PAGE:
The number of High Court disputes between companies and their insurers has almost trebled since before the pandemic. A report from Mactavish, a buyer of outsourced insurance, shows that before 2019, the number of claims ending in the High Court was stable at around 30 a year. However, this jumped to 82 in 2022. The report says the increase was driven by claims on business interruption policies relating to the pandemic, with the number of such disputes up by 14% in 2022. Mactavish CEO Bruce Hepburn said: “Many of these disputes should simply not be going to court. When you buy an insurance product you expect to be protected from loss, not exposed to further costs and delay.” The Association of British Insurers insists that the insurance industry is "committed to supporting its customers and paying out all valid claims as quickly and efficiently as possible.”

Ministers urged to accelerate pension dashboard

Michael Summersgill, chief executive of retail investment firm AJ Bell, has called on ministers to push ahead with the roll-out of the pension dashboard, warning that people could lose touch with their savings without greater control and visibility. He said the “stalling” of the pension dashboard initiative has been “disappointing,” arguing that while it is “not a perfect initiative, not by a long stretch,” it is “something that would help.”


The City trails the West End for new offices

The construction of new offices in London's West End is outpacing the City for the first time, with research showing that the volume of space being developed in the Square Mile is close to its lowest level in almost a decade. There were 200,000 sq ft of new offices being built and 300,000 sq ft being refurbished in the City during the six months to March. This is less than half the space being constructed in the West End, which amounted to 1.3m sq ft.


Supermarket inflation hits 9% in May

The rate of price rises at UK supermarkets hit a new high in the year to May, according to the Shop Price Index from the British Retail Consortium (BRC) and NielsenIQ. The inflation rate across all products rose from 8.8% in April to 9% in May. The report shows that while food prices are still rising, the rate of increase dipped from 15.7% in April to 15.4% in May. However, the rise in the price of non-food goods increased from 5.5% in April to 5.8% in May. Helen Dickinson, director general of the BRC, said: “While overall shop price inflation rose slightly in May, households will welcome food inflation beginning to fall.” She added that the slow down in inflation “was largely driven by lower energy and commodity costs starting to filter through to lower prices of some staples including butter, milk, fruit and fish.”

Asda boss criticises plan to cap food prices

Asda chairman Lord Rose has criticised Government plans to impose price caps on supermarkets, saying such a move could be "counterproductive" and warning of "unintended consequences." He said: “Starting to try and manipulate markets or control markets is not going to be effective.” Lord Rose added: “You can’t interfere in the markets, the markets will control themselves. We are a very efficient industry.” Separately, the British Retail Consortium said the proposals, which could see a voluntary cap on the price of staple items such as bread and milk, “will not make a jot of difference to prices” but could hinder efforts to reduce inflation.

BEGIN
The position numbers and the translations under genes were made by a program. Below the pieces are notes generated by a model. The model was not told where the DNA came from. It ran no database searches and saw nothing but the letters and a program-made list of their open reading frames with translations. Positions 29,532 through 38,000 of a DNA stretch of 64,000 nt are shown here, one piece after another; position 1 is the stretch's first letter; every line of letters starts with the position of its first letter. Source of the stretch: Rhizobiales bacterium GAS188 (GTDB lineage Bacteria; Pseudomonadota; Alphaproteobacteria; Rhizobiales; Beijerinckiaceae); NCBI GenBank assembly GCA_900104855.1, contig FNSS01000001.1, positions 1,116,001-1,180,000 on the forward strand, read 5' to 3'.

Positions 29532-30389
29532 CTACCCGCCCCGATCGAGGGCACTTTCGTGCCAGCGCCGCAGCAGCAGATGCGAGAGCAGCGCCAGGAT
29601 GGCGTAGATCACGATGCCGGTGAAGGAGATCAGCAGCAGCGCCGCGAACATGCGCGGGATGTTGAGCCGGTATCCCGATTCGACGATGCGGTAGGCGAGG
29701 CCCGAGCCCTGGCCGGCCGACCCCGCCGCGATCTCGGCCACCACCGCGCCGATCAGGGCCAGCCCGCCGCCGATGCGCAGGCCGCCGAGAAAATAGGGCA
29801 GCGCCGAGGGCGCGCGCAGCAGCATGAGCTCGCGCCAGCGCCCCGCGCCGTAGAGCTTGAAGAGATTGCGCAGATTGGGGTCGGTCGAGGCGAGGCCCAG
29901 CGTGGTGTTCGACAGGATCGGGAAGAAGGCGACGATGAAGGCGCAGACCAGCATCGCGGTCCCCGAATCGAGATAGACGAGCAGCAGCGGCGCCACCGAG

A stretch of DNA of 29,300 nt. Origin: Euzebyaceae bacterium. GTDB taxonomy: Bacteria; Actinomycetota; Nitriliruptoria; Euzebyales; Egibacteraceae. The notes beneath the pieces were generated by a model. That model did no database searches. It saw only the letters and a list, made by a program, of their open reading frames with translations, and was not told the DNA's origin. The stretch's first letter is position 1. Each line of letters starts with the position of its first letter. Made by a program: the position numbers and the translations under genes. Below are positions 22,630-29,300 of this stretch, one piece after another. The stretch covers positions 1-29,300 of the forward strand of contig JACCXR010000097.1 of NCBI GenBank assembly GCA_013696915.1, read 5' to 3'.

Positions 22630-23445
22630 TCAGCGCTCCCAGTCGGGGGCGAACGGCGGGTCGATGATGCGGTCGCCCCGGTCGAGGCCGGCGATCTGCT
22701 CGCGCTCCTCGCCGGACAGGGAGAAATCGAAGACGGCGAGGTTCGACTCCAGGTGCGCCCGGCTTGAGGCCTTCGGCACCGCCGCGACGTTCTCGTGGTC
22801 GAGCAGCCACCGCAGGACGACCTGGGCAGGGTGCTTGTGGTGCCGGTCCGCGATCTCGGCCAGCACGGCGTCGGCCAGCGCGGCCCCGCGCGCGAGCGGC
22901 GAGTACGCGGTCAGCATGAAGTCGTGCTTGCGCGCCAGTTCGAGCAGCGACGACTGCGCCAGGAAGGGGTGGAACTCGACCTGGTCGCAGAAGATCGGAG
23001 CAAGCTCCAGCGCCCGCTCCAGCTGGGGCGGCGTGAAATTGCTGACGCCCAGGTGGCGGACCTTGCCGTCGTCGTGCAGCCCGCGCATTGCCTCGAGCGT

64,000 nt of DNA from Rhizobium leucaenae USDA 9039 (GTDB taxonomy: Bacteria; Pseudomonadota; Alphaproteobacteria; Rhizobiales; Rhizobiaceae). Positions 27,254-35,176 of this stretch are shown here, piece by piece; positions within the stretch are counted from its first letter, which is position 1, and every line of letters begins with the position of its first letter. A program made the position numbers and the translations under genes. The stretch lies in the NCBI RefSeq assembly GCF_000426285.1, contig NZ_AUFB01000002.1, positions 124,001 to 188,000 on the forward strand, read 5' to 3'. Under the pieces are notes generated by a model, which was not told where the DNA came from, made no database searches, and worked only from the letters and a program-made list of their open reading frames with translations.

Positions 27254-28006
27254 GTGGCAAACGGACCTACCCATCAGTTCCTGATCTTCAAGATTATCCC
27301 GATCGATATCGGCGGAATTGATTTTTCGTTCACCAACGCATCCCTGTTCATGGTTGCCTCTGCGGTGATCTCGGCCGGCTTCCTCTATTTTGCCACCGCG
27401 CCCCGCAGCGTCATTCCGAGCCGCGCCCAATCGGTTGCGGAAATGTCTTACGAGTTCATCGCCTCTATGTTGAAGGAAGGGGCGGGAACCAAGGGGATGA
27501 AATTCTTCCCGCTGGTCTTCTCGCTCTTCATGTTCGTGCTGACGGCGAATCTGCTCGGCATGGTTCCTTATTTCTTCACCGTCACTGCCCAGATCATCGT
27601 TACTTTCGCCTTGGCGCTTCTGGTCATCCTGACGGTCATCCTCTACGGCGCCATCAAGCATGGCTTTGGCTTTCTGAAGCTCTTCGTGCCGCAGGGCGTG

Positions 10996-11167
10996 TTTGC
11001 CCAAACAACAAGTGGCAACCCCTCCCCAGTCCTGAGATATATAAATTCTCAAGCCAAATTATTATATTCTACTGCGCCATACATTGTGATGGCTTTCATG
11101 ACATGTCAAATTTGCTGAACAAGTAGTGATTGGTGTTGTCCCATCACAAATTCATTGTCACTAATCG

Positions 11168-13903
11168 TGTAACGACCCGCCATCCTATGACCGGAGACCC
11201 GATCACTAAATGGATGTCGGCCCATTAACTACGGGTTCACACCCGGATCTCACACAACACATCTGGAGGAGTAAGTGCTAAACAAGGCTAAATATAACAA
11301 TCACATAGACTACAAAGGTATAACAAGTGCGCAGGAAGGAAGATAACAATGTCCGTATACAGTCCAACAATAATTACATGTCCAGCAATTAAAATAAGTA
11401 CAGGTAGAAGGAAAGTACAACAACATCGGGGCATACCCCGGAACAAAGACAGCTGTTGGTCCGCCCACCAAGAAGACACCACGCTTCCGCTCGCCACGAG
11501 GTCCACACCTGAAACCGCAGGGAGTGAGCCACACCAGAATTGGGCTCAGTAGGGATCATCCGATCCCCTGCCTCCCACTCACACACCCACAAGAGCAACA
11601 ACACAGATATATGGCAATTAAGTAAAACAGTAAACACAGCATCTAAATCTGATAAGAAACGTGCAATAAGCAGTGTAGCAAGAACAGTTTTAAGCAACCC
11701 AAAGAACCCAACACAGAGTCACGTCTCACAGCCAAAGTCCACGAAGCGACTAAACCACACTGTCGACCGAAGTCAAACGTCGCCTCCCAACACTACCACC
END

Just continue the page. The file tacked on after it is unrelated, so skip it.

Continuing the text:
Inflation to exceed BoE target for three years - Goldman Sachs

Researchers at Goldman Sachs expect inflation to exceed the Bank of England’s 2% target for at least the next three years. Analysts at the bank believe headline inflation, measured by the consumer price index, will be running at 4.7% at the end of this year and 3.2% by the end of 2024. Goldman has also warned that interest rates could climb above 5%. Sven Jari Stehn, Goldman’s chief European economist, said the Bank’s Monetary Policy Committee is likely to raise interest rates by another 0.25 percentage points in June and August, taking the base rate to 5%, but added that “risks to our terminal rate forecast are skewed to the upside.”


High inflation fails to boost most firms' profits

Soaring inflation failed to boost company profits last year, data from the Office for National Statistics (ONS) shows. Excluding firms involved in oil and gas extraction, the average net rate of return on capital employed by British companies was 9.5% in 2022. This is down from 10% a year earlier and marks the lowest rate since 2011. The ONS report shows that businesses that extract oil and gas from the North Sea reported an average net rate of return of 18.2% in 2022, with this the highest level since 2011. Consumer price inflation peaked at 11.1% in October 2022 and has since fallen slowly, dropping to 8.7% in April.